People, Process, and Technology: 3 Necessities for Good CI
Every competitive intelligence (CI) program hinges on three main factors. Whether you’re in the early stages of creating a competitive intelligence initiative for your company from scratch, or trying to figure out how to make the one you have more successful, if you skimp on one of the three, your chances of success plummet.
So, what are these keys to CI success? People, Process, and Technology.
Let’s take them one by one.
People Create and Execute Your CI Strategy
Every CI strategy starts with someone deciding it needs to happen. From the executives who decide CI is worth the investment and give it their backing, to the people who create the strategy itself, and to those tasked with putting it into practice—people are necessary at every stage of developing a competitive intelligence initiative.
For a CI strategy to have any chance of helping your company gain an advantage, you need enough people with the right skill sets to build the program and guide it. From identifying the needs, to setting goals, to constructing the program itself, and to establishing the metrics and KPIS to track, if you don’t have employees willing and able to take on each part of the process, your CI plan will fizzle out long before the insights and recommendations of the strategy phase are ever put to use.
Process Keeps the Work Organized and Consistent
People are a prerequisite to any competitive research getting off the ground. But people that aren’t given a clear directive on what needs to be done and how, will be doomed to failure. Ad-hoc initiatives too often lead to inconsistent results and inefficient practices. That’s where getting a clear process into place comes in.
Developing a process is key for making sure the good intentions of the strategy phase are actually realized, and for making sure that they’re tackled in the way that’s most efficient and effective. A strong process will take into account the following:
- The main priorities for your CI strategy, and what tasks most directly relate to achieving them (e.g. what’s essential versus what’s nice to have)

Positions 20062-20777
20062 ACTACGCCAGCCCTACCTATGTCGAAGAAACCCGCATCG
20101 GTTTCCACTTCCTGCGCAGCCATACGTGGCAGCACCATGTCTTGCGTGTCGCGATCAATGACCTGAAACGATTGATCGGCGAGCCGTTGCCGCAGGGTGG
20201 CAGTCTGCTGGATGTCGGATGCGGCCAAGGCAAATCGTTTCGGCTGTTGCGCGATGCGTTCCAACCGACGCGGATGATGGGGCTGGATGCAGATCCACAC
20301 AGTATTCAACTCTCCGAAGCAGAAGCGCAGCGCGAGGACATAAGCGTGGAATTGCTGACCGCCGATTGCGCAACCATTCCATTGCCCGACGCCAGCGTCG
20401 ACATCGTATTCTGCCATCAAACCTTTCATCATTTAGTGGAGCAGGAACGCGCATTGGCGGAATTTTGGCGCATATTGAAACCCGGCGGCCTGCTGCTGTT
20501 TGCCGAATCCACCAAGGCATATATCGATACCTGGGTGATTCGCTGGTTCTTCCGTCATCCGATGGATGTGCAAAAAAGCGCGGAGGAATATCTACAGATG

- Who will be involved in the process, and what responsibilities should be assigned to each person
- What tools are available to aid in your CI efforts (more on that in the next section)
- How those tools will specifically be used, and by whom
- A general timeline for how long the different steps in the process will take, as well as guidelines for frequency (good CI isn’t a one-and-done project–you’ll want to keep up with it for the long term)
- What specific reports or other deliverables your team should produce
- Who needs to know about those reports and deliverables, and how you’ll distribute them to all relevant parties in the company
- How your company will put the insights you gain to use across departments
- How you’ll analyze the success of your process as you go, and make changes as needed
That’s a lot of different factors to consider and plan for. You can imagine how easily the whole initiative can fall apart if no one takes the time to organize all of this into a cohesive step-by-step plan. By creating a strong process, you clarify for all the different people involved in achieving your CI goals exactly what their role is, and how to make sure they do their part well.
Technology Brings Efficiency and Accuracy
A strong competitive analysis program requires identifying all of your main competitors, thoroughly analyzing their products and strategy, and consistently monitoring their activities. That’s a lot to accomplish. Handing those directives to an individual or two and hoping for the best will leave an overwhelmed employee drowning in more work than a human can handle alone.
But the people on your team don’t have to do it alone. You can vastly simplify the process of gaining competitive intelligence by using an automated competitive research tool. Incorporating the right technology into your process is how you work smarter, not harder. It’s how you make sure the people you depend on are equipped with what they need to succeed in their part of the job. And it’s how you ensure the process you developed is obtainable and actionable.
Most businesses don’t have dozens of people to handle the work of CI. The 2020 State of Product Marketing report found that tiny product marketing teams are the norm—often with only one person. If those tiny teams are to have any chance of achieving the lofty goals most people set out when starting a competitive intelligence initiative, they need technology that makes the work actually manageable.
In addition to making competitive research considerably more efficient, technology can also enable improved results. AI can ensure that the most important insights you need don’t get lost in all the noise. It can collect and scour huge amounts of data and save you the trouble of figuring out which pieces of it actually matter to your strategy. It can also put the information into data visualizations that make it easier for the humans on your team to process insights and put them to use.
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